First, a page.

When an unconfident young woman is cursed with an old body by a spiteful witch, her only chance of breaking the spell lies with a self-indulgent yet insecure young wizard and his companions in his legged, walking castle.
The Clock family are four-inch-tall people who live anonymously in another family's residence, borrowing simple items to make their home. Life changes for the Clocks when their teenage daughter, Arrietty, is discovered.
Found inside a shining stalk of bamboo by an old bamboo cutter and his wife, a tiny girl grows rapidly into an exquisite young lady. The mysterious young princess enthralls all who encounter her, but ultimately she must confront her fate, the punishment for her crime.
Chloë Grace Moretz,
After her werewolf lover unexpectedly dies in an accident while hunting for food for their children, a young woman must find ways to raise the werewolf son and daughter that she had with him while keeping their trait hidden from society.
A young boy stumbles into a mysterious girl who floats down from the sky. The girl, Sheeta, was chased by pirates, army and government secret agents. In saving her life, they begin a high flying adventure that goes through all sorts of flying machines, eventually searching for Sheeta's identity in a floating castle of a lost civilization.Written by
Tzung-I Lin <email@example.com>
Dubbed in 1999, "Castle in the Sky" did not receive a home video release until four years later when Spirited Away (2001) won an Academy Award for Best Animated Film. During that time, it would be shown at the occasional film festival, and sell out with little word-of-mouth. Despite its limited success, Disney's official explanation for the delay was that Studio Ghibli wanted to avoid reverse-importation of the film in Japan and lose R2 sales. However, by 2003, Laputa had long made its money back in dvd sales in Japan, fueling fire to the long-held fan speculation that the company purchased the Ghibli library for the purpose of sabotaging its potential success in the U.S. See more »
The colour of the hand-cannon shells that Dola gives Pazu alternates. The case of the shells is red, and the cap is gold, but later on the case becomes gold, and the cap red. See more »
[Pazu has just returned home; he is about to open the door when suddenly hands reach out to grab him]
Well! Ahoy there, matey!
Ahh! What's going on?
[he is thrown into his house; cut to Pazu struggling as Henri ties him up]
Stop wriggling, ya little worm!
[seated at the dinner table, noisily munching on a steak]
Welcome home, sonny!
[as Henri pulls a bound Pazu to the wall]
Get out! Get out, or I'll throw you out! This is MY house!
Oh, ya can't scare me! You can't even protect one ...
[...] See more »
The end credits show the remains of the castle Laputa floating on Earth's orbit. See more »
When Disney dubbed the film into English, they asked composer Joe Hisaishi to re-score it. (The original score was only about an hour long in a two-hour-plus movie, so it was felt that it should be fleshed out some more.) The reworking was done under the approval of Miyazaki himself. The revisited score is present in the English dubbed version on the Region 1 DVD released by Disney on April 15, 2003. However, purists can rest easy knowing that the original, unaltered score is present in the Japanese language track that is also present as an option on the DVD. The English dub also shortens the title to "Castle in the Sky," removing the word "Laputa". In 2010, Disney reissued the dub without the rescore or the occasional bits of extra dialogue (similar to "Kiki's Delivery Service") Oddly, however, while the American BluRay contains the edited 2010 dub, all the other international BDs have the rescore on the English dub track without the extra dialogue. See more »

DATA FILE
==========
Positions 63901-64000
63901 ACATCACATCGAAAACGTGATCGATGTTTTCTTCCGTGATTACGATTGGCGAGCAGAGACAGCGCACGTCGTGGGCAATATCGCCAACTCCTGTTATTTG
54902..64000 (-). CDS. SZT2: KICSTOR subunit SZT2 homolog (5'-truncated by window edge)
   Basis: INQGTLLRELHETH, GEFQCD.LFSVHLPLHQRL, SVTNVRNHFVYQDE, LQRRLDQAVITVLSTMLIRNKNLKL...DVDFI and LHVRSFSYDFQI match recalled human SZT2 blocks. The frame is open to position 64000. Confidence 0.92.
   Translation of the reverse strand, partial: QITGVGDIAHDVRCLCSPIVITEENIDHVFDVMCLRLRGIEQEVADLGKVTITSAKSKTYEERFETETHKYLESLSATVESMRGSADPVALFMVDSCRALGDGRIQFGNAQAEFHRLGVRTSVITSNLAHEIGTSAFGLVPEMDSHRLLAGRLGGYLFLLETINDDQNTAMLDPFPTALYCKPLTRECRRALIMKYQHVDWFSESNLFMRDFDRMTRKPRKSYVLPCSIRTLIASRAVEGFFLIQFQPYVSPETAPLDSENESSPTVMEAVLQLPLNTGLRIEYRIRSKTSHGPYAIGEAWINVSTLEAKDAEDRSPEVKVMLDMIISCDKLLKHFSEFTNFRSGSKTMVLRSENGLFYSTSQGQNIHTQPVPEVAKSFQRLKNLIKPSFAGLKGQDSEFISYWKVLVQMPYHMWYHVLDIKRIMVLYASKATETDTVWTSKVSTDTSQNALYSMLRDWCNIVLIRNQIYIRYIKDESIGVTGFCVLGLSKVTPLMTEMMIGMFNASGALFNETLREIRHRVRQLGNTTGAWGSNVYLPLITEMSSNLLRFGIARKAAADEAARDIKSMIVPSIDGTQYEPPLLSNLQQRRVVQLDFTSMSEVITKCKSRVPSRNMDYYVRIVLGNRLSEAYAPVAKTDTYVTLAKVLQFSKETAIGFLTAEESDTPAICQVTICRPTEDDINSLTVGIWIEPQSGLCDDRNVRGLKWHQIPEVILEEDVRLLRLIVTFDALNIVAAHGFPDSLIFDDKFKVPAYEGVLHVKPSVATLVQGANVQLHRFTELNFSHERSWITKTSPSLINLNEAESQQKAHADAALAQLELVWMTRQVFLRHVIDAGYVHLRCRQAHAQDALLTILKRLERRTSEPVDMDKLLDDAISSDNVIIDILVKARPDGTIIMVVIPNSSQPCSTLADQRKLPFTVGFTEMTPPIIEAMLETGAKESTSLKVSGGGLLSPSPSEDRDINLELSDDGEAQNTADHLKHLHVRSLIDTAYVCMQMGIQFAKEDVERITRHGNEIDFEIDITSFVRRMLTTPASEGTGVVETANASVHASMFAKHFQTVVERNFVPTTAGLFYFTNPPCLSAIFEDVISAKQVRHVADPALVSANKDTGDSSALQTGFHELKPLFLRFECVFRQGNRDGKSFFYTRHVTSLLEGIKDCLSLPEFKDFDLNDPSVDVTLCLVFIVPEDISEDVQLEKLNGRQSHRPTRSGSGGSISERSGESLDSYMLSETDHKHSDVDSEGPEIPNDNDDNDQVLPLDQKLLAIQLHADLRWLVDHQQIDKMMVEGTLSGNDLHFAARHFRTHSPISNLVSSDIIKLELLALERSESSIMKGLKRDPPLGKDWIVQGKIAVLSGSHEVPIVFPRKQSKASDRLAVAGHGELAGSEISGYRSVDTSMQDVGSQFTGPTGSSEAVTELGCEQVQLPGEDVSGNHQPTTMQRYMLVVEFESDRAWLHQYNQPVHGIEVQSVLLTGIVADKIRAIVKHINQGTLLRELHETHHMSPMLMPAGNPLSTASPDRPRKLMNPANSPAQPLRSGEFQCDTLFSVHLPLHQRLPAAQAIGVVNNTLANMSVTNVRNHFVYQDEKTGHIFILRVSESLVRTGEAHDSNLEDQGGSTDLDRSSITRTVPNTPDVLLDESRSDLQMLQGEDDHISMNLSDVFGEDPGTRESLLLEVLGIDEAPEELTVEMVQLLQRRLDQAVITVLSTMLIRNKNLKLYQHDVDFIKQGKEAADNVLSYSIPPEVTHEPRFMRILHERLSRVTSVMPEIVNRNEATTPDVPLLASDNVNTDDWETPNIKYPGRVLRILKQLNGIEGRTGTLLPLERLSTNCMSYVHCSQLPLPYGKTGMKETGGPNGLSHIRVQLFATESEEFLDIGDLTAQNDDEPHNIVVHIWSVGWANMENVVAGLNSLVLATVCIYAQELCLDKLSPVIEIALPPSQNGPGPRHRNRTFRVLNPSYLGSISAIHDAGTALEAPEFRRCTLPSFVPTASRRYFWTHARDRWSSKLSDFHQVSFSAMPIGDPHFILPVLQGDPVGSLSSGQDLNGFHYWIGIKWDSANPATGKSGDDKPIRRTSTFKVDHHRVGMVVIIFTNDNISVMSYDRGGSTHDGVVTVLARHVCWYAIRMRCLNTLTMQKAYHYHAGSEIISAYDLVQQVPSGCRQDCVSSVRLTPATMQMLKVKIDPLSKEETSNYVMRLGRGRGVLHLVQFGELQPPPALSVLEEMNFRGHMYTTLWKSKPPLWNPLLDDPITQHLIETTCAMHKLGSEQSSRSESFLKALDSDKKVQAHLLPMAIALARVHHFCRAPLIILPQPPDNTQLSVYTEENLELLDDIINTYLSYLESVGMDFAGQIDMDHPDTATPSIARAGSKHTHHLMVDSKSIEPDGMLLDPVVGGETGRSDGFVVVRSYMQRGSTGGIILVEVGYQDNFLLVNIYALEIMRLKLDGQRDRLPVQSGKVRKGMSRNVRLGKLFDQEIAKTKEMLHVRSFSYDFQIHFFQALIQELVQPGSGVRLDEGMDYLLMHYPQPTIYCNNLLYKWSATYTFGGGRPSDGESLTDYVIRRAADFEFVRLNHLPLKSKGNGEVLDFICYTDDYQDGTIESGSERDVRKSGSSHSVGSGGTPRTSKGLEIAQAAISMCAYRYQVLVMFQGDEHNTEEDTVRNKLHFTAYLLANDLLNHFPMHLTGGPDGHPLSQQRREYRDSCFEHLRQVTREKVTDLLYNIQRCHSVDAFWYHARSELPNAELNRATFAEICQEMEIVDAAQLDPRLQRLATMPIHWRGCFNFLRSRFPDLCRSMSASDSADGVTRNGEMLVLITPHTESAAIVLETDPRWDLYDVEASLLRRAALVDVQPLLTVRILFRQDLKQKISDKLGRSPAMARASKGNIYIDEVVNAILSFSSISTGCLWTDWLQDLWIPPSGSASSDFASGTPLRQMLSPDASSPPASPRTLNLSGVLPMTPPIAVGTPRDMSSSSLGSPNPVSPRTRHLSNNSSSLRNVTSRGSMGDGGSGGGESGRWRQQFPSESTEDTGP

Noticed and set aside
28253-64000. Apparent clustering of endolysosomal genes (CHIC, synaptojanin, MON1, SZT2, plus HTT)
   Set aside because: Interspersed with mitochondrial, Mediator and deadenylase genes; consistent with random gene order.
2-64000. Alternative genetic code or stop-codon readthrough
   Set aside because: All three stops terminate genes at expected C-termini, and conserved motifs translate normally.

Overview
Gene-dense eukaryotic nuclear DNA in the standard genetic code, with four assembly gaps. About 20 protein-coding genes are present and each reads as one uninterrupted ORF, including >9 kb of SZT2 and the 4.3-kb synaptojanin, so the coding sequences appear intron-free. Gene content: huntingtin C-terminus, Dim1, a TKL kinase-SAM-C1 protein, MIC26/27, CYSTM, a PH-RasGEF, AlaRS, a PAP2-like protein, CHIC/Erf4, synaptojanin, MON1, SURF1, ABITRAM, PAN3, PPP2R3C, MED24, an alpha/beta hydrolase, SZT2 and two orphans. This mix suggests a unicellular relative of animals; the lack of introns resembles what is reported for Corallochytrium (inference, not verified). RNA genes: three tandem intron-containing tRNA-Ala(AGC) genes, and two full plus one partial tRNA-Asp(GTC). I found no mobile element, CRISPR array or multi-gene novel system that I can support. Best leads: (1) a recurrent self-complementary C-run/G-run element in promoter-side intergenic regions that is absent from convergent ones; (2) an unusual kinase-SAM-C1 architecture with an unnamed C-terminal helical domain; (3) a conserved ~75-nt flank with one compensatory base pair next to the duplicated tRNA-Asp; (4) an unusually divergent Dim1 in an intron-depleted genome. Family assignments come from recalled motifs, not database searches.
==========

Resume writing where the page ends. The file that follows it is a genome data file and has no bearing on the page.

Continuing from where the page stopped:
You need a 20 out of 10 ratings to rate Miyazaki's films
Hayao Miyazaki has no equal when it comes to using hand-drawn animation as a form of storytelling, yet often he is being compared to Walt Disney. That is just so unfair, because it becomes apparent by watching Miyazaki's films that he is the superior artist. He really has a gift of thrilling both grownups and children, and Laputa is indeed one awesome ride.
But where can I begin to describe a movie so magical and breathtaking! Miyazaki's works have never cease to amaze me. Laputa is an adventure of a grand scale and I wonder how a film can be so packed with details and imagination. Ask yourself this question: if you are a kid dreaming of an adventure so grand in scope and so magical, what would it be like? The answer would be to strap yourself in some seat and watch Laputa, because it's truly a childhood fantasy come true. Every minute of the movie is rich and engrossing ... from the train chase to the amazing air-flying sequences... and to the wonderous sight of the floating castle itself. Not to mention the excellent score by Joe Hisaishi! Everything you ever possibly want from an adventure movie is here.
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